great discussion as always,
Ally Carter

Doug Hoffman said...

I think it's nice to have signed editions, and yes, I feel even better about it if I'm the one handing the book to the author to sign. Just something cool about the whole thing.

Kerry said...

The autographed books I have mean a lot to me - but that's because they are a momento of when I got to meet the author rather than anything else.

Living way down in New Zealand, there aren't a lot of opportunities for author signings so the signed book becomes part of the recollection of what is a fairly significant event.

On the whole though, it's something I'm not fussed about, so the above examples are the exceptions where I like an author enough to go to the effort to meet them.

Kate R said...

I have a copy of Roots signed by Alex Haley and I think that's way cool--but my pleasure with it has little to do with the signature.

It's because my mom stood in line like a groupie to get the signature and that just amuses the heck out of me because she was the least groupie-like person I know. Alex and mom are dead now and I have this great momento beyond a copy of a book.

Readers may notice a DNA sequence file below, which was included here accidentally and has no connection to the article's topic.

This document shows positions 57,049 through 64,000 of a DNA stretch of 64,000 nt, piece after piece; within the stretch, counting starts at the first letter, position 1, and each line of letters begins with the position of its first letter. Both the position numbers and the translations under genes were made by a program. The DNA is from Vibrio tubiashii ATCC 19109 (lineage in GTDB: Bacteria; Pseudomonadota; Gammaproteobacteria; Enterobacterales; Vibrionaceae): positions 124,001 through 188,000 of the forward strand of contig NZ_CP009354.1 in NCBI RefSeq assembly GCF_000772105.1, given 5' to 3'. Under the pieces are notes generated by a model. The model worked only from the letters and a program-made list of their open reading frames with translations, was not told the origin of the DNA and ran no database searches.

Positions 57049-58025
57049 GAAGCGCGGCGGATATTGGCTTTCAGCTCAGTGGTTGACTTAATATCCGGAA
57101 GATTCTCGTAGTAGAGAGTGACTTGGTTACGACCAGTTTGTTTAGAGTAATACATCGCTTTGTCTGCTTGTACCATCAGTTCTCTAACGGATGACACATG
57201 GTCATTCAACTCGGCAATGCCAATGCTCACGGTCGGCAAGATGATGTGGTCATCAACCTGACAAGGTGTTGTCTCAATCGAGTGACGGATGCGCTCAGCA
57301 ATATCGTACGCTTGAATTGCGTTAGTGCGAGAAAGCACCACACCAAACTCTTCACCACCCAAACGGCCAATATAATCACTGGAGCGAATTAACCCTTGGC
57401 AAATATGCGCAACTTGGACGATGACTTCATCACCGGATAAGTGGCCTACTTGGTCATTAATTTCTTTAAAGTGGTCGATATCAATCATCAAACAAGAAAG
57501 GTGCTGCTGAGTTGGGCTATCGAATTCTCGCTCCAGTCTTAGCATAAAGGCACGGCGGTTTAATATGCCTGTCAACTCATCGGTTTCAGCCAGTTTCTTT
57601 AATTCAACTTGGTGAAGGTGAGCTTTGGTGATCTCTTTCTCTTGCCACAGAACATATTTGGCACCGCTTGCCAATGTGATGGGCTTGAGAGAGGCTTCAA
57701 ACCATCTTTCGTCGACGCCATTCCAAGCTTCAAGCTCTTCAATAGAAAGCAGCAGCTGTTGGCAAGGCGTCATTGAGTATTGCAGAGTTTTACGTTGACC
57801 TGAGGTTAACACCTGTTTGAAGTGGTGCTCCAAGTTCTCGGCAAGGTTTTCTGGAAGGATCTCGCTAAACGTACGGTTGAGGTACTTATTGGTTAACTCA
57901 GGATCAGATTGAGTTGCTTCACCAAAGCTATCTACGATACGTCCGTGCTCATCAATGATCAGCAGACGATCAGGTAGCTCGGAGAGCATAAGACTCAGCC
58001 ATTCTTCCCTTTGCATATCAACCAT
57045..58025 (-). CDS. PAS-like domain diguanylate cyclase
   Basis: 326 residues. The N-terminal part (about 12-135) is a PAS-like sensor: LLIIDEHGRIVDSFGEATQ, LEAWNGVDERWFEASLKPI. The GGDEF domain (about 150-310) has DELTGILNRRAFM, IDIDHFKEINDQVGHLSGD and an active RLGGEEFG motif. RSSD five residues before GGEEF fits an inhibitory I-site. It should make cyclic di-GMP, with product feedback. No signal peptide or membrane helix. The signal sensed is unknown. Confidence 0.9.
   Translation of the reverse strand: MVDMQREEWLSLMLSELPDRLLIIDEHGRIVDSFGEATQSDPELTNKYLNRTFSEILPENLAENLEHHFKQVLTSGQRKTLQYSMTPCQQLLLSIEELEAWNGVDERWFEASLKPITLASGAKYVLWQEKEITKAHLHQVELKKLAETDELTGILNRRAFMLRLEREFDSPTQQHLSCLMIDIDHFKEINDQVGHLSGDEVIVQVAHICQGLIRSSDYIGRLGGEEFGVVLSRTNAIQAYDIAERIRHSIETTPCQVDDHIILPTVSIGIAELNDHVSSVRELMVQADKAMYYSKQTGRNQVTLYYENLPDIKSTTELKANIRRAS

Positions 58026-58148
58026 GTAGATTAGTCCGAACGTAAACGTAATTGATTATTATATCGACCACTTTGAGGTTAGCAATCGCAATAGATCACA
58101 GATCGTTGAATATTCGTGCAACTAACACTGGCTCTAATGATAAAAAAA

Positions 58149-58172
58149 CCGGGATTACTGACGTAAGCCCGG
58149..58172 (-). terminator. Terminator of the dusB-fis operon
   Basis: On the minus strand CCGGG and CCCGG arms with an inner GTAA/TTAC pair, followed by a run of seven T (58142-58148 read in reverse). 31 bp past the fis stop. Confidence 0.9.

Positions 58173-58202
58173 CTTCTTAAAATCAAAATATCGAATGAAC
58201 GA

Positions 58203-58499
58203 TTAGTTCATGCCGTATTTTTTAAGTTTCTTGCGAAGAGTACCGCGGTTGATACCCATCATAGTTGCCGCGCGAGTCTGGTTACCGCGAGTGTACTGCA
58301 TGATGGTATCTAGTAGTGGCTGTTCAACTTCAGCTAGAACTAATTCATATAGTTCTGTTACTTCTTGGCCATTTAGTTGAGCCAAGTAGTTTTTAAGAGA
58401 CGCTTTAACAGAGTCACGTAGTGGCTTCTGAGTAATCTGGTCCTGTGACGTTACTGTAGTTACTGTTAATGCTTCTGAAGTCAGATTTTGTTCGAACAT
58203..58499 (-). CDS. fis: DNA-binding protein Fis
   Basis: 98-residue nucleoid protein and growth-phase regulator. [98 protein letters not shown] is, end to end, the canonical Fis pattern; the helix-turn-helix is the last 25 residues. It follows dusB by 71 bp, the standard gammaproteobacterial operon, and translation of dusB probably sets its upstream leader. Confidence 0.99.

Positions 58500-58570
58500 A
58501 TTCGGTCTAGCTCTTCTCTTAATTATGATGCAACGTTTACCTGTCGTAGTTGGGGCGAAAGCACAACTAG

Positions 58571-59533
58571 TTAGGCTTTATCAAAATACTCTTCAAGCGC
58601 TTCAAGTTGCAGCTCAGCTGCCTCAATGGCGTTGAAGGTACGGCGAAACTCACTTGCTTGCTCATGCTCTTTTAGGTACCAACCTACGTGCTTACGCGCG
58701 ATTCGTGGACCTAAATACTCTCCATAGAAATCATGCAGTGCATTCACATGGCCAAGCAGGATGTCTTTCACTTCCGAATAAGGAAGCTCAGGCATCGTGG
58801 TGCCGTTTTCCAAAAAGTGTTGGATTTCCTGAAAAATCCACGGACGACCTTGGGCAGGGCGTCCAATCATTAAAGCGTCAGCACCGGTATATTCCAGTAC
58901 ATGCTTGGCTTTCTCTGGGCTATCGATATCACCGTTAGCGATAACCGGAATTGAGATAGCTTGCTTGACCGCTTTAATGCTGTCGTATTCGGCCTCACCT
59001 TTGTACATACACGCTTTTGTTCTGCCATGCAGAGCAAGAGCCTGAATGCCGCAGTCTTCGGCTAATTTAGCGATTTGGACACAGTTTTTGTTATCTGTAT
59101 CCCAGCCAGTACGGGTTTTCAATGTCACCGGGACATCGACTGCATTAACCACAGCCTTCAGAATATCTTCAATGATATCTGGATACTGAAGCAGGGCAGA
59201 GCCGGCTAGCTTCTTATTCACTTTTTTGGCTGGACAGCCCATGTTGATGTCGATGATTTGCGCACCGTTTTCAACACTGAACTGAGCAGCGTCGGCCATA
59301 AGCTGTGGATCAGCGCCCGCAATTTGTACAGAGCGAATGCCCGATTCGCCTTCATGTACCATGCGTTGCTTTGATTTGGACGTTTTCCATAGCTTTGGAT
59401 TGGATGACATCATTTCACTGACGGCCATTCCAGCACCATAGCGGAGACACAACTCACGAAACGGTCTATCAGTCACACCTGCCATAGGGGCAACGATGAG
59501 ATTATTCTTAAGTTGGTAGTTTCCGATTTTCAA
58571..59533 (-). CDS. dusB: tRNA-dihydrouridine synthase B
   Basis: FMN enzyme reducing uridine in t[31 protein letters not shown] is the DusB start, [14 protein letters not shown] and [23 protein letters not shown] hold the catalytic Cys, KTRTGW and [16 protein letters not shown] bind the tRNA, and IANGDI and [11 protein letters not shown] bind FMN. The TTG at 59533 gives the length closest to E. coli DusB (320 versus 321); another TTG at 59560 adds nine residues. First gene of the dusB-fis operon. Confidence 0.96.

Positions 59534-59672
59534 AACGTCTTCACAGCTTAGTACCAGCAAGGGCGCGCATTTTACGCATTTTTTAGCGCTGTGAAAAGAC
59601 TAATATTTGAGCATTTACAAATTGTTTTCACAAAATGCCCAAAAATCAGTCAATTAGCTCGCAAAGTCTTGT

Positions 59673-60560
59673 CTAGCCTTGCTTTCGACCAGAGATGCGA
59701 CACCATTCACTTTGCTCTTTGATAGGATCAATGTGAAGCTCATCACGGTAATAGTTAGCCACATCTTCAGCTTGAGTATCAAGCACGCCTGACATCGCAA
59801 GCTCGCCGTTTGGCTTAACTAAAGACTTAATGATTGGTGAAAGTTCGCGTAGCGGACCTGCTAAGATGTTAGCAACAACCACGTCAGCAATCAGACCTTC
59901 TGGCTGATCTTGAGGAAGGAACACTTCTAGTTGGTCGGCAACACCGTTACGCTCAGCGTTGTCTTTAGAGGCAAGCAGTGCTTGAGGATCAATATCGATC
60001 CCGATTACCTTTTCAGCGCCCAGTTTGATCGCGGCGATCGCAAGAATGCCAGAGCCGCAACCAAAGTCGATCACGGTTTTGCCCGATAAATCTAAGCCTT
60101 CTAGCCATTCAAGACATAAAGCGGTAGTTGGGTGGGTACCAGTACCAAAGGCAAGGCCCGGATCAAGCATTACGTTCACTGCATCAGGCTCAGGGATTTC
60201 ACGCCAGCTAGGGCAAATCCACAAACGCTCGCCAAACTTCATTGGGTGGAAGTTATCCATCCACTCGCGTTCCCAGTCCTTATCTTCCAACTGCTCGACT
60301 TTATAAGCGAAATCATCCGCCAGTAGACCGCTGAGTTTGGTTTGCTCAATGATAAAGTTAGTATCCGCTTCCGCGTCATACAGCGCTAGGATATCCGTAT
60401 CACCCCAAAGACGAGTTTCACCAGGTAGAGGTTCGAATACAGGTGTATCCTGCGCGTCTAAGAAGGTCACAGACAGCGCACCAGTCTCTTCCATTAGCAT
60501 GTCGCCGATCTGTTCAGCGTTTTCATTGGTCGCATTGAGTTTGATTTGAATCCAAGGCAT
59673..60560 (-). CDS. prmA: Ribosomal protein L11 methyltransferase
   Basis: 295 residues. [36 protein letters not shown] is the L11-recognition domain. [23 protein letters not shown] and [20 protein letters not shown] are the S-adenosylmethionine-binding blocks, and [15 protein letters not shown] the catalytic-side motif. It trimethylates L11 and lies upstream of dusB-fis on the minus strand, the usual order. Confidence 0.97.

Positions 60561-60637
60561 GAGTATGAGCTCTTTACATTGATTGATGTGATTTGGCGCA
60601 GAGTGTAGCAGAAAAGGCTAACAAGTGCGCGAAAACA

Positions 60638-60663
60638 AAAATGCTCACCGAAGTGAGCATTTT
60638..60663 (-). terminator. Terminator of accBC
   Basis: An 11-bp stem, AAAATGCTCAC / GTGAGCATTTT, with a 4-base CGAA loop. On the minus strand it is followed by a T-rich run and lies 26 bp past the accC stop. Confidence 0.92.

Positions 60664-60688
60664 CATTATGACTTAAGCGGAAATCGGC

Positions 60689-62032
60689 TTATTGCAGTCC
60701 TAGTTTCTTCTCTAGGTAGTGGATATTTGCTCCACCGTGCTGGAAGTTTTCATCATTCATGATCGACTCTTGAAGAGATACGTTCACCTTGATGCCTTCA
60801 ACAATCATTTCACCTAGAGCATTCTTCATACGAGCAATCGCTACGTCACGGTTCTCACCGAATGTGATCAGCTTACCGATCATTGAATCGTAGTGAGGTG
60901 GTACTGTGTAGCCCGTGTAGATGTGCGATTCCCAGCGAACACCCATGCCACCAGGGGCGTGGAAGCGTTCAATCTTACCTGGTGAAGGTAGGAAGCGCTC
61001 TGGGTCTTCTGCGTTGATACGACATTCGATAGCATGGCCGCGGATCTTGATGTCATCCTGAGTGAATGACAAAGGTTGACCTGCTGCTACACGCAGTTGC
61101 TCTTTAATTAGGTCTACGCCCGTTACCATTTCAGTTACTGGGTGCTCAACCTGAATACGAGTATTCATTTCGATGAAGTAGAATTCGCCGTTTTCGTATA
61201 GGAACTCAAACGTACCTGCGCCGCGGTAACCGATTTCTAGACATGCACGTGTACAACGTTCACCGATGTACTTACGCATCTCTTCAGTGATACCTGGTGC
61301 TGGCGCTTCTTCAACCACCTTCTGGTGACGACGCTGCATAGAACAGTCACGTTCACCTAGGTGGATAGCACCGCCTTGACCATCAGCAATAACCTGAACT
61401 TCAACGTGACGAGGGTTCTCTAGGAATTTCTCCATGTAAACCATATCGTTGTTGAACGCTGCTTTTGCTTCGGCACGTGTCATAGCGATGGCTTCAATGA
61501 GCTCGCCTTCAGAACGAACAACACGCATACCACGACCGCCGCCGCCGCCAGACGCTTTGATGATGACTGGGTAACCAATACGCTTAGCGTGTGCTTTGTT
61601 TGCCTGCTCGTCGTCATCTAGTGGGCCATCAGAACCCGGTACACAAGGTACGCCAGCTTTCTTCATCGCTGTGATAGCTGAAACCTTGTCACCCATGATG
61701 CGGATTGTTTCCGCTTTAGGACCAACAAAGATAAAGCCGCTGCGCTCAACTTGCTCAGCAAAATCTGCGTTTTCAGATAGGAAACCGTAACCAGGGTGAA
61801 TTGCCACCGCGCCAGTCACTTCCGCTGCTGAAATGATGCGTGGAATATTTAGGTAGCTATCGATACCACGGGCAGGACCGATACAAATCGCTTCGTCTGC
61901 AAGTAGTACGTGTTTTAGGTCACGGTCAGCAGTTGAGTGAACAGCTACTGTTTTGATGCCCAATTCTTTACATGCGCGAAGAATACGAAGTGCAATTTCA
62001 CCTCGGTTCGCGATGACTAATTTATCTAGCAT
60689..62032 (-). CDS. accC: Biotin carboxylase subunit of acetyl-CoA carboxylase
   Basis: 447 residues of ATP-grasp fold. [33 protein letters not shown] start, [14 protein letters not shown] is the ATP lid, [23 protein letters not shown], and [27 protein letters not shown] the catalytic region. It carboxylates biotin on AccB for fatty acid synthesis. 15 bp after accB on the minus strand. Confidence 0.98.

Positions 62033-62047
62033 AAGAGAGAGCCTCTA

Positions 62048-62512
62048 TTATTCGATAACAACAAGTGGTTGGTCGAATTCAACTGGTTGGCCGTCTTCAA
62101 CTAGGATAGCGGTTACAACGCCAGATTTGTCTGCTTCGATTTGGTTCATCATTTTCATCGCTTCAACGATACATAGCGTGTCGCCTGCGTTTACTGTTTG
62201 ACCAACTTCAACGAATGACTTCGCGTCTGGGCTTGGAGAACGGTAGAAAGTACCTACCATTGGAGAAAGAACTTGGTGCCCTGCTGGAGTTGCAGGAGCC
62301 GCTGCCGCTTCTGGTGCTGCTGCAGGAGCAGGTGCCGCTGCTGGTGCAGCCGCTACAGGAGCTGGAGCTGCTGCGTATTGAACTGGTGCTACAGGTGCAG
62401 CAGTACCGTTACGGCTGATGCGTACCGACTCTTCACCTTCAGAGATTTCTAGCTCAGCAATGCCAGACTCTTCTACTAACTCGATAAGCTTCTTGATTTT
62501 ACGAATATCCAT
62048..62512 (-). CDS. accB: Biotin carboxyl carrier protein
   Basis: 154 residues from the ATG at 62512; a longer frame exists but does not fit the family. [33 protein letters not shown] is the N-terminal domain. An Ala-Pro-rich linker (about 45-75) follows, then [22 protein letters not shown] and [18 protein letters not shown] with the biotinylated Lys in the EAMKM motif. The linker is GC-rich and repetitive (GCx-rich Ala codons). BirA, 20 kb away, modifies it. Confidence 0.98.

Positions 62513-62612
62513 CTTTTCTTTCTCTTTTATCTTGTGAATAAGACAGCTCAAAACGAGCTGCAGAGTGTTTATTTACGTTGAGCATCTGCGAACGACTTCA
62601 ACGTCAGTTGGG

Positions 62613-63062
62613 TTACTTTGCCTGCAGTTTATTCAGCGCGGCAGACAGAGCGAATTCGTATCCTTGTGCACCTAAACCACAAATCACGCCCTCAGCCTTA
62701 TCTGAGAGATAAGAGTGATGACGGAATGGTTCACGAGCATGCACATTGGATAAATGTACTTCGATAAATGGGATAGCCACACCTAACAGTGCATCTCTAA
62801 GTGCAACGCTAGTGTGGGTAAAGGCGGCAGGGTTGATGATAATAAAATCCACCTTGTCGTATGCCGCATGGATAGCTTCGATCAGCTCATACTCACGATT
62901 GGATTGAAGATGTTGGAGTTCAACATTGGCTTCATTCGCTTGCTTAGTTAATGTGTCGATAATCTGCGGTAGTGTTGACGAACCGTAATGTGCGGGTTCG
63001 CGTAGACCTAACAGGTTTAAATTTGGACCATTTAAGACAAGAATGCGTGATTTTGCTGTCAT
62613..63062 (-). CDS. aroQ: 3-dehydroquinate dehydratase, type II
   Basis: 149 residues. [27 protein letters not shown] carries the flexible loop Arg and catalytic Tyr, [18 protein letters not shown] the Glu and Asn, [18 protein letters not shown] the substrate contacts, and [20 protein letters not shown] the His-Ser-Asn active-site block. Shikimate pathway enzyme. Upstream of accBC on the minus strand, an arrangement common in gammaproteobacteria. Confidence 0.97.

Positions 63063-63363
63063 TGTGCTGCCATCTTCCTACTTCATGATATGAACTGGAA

It makes the book way personal and I'll never sell it. Unless someone offers me a big load of cash.

Ummmmmm what was the question again?

Lisa Hunter said...

RE: "I think it's a waste of time for authors to sign stock in such an impersonal way."

Actually, it's not a waste of time. Autographed books can't be returned to the publisher for a refund. There's a cynical advantage for an author who signs as many stock copies as possible.

ello said...

I thought this email exchange was fascinating because of the sharp civility that veiled the anger underneath. In fact, I really enjoyed reading the correspondence because you could feel the tension behind the polite words, they snapped at me as I read them. I loved it!

I really see both sides of the equation here and really can agree with both the bookseller and the author. I grew up in New York and saw alot of independent bookstores that I loved close as the chains ran them all out of business. I now live in Maryland and there isn't an independent anywhere near me, unless I was willing to trek 40 minutes into DC, which is not convenient for me when there are two Barnes and NObles within ten minutes of my house. I am lazy by nature and will buy what is convenient to me, but I will truck my lazy ass over to Politics & Prose for alot of their great author and non-author events.